The Lesson of 2020? Women of Color Know How to Win | Opinion

Exactly one year out from Election Day, we at She the People boldly declared women of color would forge the path to victory. And with the results coming from Pennsylvania and Georgia, it is clear that our organizing, dedication and fight against voter suppression paid off.

It was Stacey Abrams who held the vision, for over a decade now. From her New Georgia Project to Fair Fight, she built the infrastructure and organizing capacity to tap the political power of communities of color, and here we are. Because of her tireless work, Joe Biden is the next president of the United States and Democrats have a fighting chance to take the Senate in two Georgia runoff elections in January.

Georgia and Pennsylvania, as well as Arizona, Wisconsin and Michigan, demonstrate the organizing power of women of color and their years-long effort to expand and protect the vote of Black and brown communities. Up and down the ballot, we delivered votes in record-setting numbers.

As ballots were still being tallied this week, mostly white mobs descended on vote-counting sites and began shouting "Stop the count!" in the very cities where we showed our voting strength—from Detroit to Phoenix and Philadelphia. In desperation, Trump himself tweeted "STOP THE COUNT!" Thursday, after falsely claiming victory early Wednesday morning.

These are just the latest ugly ploys by Trump and his followers to stop the power of our vote and kill the foundation of our democracy. By fighting to have every vote counted, we women of color upheld the deepest and most sacred pillars of American life. In 2020, the American patriot is a woman of color.

We called for a woman of color on the presidential ticket, and we got one in Kamala Harris. She the People's listening sessions and polls made clear that a woman of color as the vice presidential candidate would energize women of color voters. And she did.

Women of color turned out to vote across battleground states in numbers that dwarf those of 2016. It is because of women of color that Democrats could win battleground states. Early voting data revealed that 258,000 more women of color in Georgia, for example, had voted early over the same time in 2016, marking a 69 percent increase, according to an analysis based on Catalist data. We saw this type of historic turnout across all battleground states, and it paid off in more ways than one.

With Harris, we will have the first Black and Asian American woman vice president in history.

The four congresswomen of color known as the Squad—Representatives Ilhan Omar of Minnesota, Alexandria Ocasio-Cortez of New York, Rashida Tlaib of Michigan and Ayanna Pressley of Massachusetts—have won re-election, along with Deb Haaland of New Mexico, one of the first Native American women to serve in Congress.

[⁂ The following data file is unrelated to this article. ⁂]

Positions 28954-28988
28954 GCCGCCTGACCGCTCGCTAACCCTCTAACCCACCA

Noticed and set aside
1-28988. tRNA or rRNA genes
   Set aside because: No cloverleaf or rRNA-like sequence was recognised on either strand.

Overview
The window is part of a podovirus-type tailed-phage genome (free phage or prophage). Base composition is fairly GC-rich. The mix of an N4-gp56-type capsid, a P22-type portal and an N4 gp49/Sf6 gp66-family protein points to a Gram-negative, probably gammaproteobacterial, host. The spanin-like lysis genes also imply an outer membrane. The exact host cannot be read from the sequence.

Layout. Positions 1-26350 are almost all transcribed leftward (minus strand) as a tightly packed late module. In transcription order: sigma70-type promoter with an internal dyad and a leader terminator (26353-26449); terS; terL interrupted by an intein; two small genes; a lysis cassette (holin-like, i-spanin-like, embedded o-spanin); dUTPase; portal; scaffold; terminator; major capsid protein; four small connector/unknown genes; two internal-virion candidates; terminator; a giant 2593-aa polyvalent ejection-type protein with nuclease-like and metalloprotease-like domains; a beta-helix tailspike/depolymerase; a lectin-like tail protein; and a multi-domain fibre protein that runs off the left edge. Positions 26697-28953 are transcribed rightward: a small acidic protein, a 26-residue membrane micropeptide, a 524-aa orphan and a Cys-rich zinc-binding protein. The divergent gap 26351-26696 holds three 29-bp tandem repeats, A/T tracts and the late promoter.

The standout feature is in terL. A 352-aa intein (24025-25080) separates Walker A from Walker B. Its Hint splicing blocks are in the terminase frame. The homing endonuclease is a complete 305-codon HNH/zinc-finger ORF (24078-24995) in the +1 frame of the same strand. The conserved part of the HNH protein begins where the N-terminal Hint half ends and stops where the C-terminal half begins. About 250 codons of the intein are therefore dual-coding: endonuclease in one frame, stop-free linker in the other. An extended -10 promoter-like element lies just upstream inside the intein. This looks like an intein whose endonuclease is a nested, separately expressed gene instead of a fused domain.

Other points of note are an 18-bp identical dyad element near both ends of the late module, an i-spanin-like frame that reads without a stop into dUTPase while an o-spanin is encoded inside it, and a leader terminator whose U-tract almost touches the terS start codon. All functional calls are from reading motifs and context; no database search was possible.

The Squad will return to Washington stronger than ever with the addition of Black Lives Matter activist and pastor Cori Bush as a U.S. representative of Missouri, reproductive rights advocate and former chair of the Georgia Democratic Party Nikema Williams as a U.S. representative of Georgia and climate justice advocate Teresa Leger Fernandez as a U.S. representative of New Mexico.

Stacey Abrams
Stacey Abrams campaigns for Joe Biden and Kamala Harris at Bruce Trent Park on October 24 in Las Vegas. Ethan Miller/Getty

Down-ballot races are where our leaders can directly impact our daily lives, from education to health and social services, to police brutality. Native organizer Gabriella Cásares-Kelly won her race to become Pima County recorder to defend voting rights of the indigeous and Latinx community in southern Arizona. Racial justice advocate Francesca Hong has become the first Asian American in the Wisconsin State Assembly. Felicia Brabec is the newest member of the Michigan House of Representatives, having recently passed and implemented the seminal Washtenaw Racial Equity Policy.

Women of color will govern with honor, integrity, compassion and an unstinting commitment to realizing justice. This is who we are. This is who we have always been. This day is the result of momentum built by women of color-centered organizations across the country, from Abrams' New Georgia Project, to One Arizona to One PA, fighting to engage, mobilize and energize communities of color.

If we are to learn any lesson from 2020, it is this: Women of color know how to win. And we're here to stay.

Aimee Allison is founder and president of She the People, a national network of women of color in politics. She is a columnist for Newsweek.

The views expressed in this article are the authors' own.